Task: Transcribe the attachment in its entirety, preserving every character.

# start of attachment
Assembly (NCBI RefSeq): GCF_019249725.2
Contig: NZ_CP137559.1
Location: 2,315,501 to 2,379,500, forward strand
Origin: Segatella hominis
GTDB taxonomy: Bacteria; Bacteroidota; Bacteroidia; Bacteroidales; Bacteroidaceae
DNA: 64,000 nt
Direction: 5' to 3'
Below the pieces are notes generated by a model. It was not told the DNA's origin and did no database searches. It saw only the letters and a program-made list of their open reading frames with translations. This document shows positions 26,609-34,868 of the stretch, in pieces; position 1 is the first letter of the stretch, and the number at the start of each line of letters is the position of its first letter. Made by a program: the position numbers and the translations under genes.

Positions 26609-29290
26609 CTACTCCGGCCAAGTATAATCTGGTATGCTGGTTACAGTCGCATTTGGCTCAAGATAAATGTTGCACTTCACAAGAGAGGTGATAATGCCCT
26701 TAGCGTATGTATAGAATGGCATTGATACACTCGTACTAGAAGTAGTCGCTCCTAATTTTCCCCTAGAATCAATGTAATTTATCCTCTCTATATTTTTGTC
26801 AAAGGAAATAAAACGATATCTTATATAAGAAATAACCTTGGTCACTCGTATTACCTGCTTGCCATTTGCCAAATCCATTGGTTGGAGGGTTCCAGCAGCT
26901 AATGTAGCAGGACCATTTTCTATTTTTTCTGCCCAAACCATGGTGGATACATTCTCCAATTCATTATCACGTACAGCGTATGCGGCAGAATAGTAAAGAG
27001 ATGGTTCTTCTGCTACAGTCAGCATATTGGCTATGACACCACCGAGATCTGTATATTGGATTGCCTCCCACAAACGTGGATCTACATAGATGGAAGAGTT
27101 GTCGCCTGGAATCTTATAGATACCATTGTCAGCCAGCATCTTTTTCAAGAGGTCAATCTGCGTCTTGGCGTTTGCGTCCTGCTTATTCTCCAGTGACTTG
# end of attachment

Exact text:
Assembly (NCBI RefSeq): GCF_019249725.2
Contig: NZ_CP137559.1
Location: 2,315,501 to 2,379,500, forward strand
Origin: Segatella hominis
GTDB taxonomy: Bacteria; Bacteroidota; Bacteroidia; Bacteroidales; Bacteroidaceae
DNA: 64,000 nt
Direction: 5' to 3'
Below the pieces are notes generated by a model. It was not told the DNA's origin and did no database searches. It saw only the letters and a program-made list of their open reading frames with translations. This document shows positions 26,609-34,868 of the stretch, in pieces; position 1 is the first letter of the stretch, and the number at the start of each line of letters is the position of its first letter. Made by a program: the position numbers and the translations under genes.

Positions 26609-29290
26609 CTACTCCGGCCAAGTATAATCTGGTATGCTGGTTACAGTCGCATTTGGCTCAAGATAAATGTTGCACTTCACAAGAGAGGTGATAATGCCCT
26701 TAGCGTATGTATAGAATGGCATTGATACACTCGTACTAGAAGTAGTCGCTCCTAATTTTCCCCTAGAATCAATGTAATTTATCCTCTCTATATTTTTGTC
26801 AAAGGAAATAAAACGATATCTTATATAAGAAATAACCTTGGTCACTCGTATTACCTGCTTGCCATTTGCCAAATCCATTGGTTGGAGGGTTCCAGCAGCT
26901 AATGTAGCAGGACCATTTTCTATTTTTTCTGCCCAAACCATGGTGGATACATTCTCCAATTCATTATCACGTACAGCGTATGCGGCAGAATAGTAAAGAG
27001 ATGGTTCTTCTGCTACAGTCAGCATATTGGCTATGACACCACCGAGATCTGTATATTGGATTGCCTCCCACAAACGTGGATCTACATAGATGGAAGAGTT
27101 GTCGCCTGGAATCTTATAGATACCATTGTCAGCCAGCATCTTTTTCAAGAGGTCAATCTGCGTCTTGGCGTTTGCGTCCTGCTTATTCTCCAGTGACTTG